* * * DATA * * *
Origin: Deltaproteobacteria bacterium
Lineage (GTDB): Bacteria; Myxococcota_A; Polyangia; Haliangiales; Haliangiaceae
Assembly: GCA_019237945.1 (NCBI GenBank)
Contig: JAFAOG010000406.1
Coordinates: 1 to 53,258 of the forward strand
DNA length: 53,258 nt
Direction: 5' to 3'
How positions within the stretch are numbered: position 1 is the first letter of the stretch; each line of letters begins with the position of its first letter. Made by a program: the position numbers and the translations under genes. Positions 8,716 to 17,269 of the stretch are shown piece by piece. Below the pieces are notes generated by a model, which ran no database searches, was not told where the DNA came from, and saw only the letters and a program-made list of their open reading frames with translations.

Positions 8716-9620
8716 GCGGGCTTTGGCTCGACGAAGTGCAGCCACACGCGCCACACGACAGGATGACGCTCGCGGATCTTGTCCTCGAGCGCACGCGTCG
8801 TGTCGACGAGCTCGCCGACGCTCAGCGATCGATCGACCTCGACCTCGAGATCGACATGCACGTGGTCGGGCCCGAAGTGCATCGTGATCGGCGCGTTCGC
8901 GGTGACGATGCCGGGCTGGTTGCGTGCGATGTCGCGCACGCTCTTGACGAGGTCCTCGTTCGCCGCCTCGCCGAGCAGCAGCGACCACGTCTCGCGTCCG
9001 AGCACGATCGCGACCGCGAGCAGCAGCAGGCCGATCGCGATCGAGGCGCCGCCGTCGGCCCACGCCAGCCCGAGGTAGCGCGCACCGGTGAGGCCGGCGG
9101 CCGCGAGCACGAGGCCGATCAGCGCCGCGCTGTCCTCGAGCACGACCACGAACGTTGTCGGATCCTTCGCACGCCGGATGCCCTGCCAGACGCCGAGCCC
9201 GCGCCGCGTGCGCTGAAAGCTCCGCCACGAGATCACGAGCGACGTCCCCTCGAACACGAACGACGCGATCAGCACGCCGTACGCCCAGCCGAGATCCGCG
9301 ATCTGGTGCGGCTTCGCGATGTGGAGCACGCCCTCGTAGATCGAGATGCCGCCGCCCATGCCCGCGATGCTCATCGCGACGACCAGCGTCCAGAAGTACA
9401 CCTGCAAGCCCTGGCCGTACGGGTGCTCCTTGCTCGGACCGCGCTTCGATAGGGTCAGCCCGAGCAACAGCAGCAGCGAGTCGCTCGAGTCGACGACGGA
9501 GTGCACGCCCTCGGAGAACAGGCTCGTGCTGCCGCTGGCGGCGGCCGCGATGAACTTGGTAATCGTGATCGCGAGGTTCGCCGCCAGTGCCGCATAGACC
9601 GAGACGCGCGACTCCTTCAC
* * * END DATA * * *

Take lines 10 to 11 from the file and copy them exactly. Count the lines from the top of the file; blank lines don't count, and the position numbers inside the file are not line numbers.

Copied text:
8716 GCGGGCTTTGGCTCGACGAAGTGCAGCCACACGCGCCACACGACAGGATGACGCTCGCGGATCTTGTCCTCGAGCGCACGCGTCG
8801 TGTCGACGAGCTCGCCGACGCTCAGCGATCGATCGACCTCGACCTCGAGATCGACATGCACGTGGTCGGGCCCGAAGTGCATCGTGATCGGCGCGTTCGC